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Is anyone else physically and emotionally jaded by an overwhelming antagonistic force navigating its way through social media? As someone whose optimism admittedly feeds off the positivity of others, I wish I could just hit the mute button on any content relating to the election, murder, race, or any other hot topic whose negativity is perpetuated by our spur-of-the-moment (and oftentimes volatile) reactions. While it’s not possible to make all the troubling news stories disappear, it is possible to counteract their animosity with kindness. That’s why I’m joining United Healthcare and The Commit Campaign in encouraging y’all to spread supportive and uplifting messages this holiday season. Throughout Do Good Week (11/13-11/19) and the remainder of the year, help us change the conversation on social media to being more hopeful about life. Talk about the volunteering efforts that are dear to you heart and/or share how you choose to give back in your community. Help spread #DoGoodWeek’s message that giving back is really what this season should be all about.
Most of you know that I suffered from an eating disorder for the majority of my teen years and early-to-mid twenties. It was a dark time in my life, but I wouldn’t be who I am today without my very long journey to eating disorder recovery– and I would probably still be neglecting my mental health. So, for Do Good Week, I’m joining The Commit Campaign, a photo-based movement committed to breaking the stigma associated with mental health and illness to reduce the nation’s suicide rate. I’m pledging to continue being open and vocal about my struggles by creating eating disorder-related content regularly, advocating for revised mental health legislation in Washington, and simply wearing green, the official color of Mental Health Awareness Month (full mental health-inspired outfit details are linked at the bottom of this post). My commitment is being made in an effort to simply get people talking about the fact that approximately 1 in 5 adults in the U.S., which equates to 43.8 million or 18.5%, experiences mental illness in a given year. When so many of our neighbors are hurting, why is so easy to yell about our political feelings yet not discuss the dire need for increasing mental health support?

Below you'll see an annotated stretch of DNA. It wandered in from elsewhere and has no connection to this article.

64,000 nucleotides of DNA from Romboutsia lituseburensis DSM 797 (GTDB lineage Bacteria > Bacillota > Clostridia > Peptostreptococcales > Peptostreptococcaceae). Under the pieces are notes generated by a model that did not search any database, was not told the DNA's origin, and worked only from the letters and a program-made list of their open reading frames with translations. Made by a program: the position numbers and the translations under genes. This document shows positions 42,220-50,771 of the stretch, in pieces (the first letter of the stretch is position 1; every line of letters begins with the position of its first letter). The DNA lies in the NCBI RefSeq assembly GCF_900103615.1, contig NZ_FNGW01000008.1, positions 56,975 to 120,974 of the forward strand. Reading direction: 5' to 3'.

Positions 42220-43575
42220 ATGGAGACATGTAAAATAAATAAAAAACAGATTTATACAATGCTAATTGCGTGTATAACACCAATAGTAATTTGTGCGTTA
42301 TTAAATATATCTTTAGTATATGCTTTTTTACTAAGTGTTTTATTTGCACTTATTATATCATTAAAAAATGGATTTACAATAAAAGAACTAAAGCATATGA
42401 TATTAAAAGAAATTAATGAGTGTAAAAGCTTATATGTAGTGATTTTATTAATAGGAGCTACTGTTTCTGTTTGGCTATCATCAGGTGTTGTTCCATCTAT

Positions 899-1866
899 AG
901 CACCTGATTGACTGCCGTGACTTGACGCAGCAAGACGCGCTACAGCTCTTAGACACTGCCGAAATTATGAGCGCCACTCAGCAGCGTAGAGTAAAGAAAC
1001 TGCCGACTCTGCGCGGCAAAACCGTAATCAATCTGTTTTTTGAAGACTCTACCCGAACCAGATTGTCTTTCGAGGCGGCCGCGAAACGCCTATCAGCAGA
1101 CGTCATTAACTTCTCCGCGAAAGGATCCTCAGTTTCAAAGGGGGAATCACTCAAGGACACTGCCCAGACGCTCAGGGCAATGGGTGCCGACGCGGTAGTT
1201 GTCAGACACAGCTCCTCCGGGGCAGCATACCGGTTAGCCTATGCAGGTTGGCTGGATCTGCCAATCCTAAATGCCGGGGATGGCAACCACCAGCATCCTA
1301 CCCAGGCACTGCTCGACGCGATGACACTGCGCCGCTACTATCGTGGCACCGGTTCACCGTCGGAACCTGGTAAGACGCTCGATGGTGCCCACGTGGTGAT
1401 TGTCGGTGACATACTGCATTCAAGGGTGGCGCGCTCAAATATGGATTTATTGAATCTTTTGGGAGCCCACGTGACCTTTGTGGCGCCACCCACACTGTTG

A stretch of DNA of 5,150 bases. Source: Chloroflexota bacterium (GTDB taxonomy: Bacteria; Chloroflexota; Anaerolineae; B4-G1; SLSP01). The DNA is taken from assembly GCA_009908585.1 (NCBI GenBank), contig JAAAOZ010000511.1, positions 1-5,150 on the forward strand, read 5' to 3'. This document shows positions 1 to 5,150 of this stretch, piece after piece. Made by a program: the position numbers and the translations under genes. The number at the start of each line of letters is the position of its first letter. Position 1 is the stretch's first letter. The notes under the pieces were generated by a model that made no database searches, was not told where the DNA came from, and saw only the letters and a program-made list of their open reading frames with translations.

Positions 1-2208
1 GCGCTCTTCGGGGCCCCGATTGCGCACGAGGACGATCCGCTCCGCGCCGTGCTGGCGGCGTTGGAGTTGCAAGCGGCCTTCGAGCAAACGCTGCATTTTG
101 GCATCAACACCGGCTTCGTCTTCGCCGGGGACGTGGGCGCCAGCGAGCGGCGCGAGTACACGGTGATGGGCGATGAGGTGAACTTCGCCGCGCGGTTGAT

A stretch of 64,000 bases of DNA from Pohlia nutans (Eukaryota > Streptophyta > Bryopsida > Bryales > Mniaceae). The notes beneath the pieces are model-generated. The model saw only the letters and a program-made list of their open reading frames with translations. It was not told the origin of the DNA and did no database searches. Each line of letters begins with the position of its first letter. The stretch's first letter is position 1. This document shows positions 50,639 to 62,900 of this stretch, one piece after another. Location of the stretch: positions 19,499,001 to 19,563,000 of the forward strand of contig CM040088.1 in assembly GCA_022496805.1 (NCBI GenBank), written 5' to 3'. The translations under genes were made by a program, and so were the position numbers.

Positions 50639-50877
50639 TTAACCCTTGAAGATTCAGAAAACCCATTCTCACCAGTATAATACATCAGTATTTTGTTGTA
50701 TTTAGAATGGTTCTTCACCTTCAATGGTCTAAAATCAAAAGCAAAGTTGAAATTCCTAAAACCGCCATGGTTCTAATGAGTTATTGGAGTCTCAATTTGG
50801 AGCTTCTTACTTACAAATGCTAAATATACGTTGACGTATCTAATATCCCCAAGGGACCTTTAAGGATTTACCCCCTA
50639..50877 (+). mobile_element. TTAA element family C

Shop the Look: Flannel Shirt: Old Navy, $15 | Skirt: Michael Kors, $41 (similar) | Heels: BCBGeneration, $40 (similar) | Bag: Vera Bradley, $137 | Necklace: Kendra Scott, $65 | Watch: Michael Kors, $275
While I encourage y’all to get involved with a cause that’s particularly near and dear to your hearts, I also encourage each one of you to take this pledge with me and thousands of others to erase the stigma surrounding mental illness. One of my favorite quotes, which I hope y’all will share with you loved ones, is, “The strongest people are not those who show strength in front of us, but those who win battles we know nothing about.” Amen.
So think about it– what good can you do for Do Good Week? If you need some charitable inspiration that doesn’t involved writing a check (us millennials have budgets), here’s a list of 26 creative ways to make a difference year-round. ‘Tis the season, y’all!
This post is sponsored by United Healthcare. All opinions expressed are my own.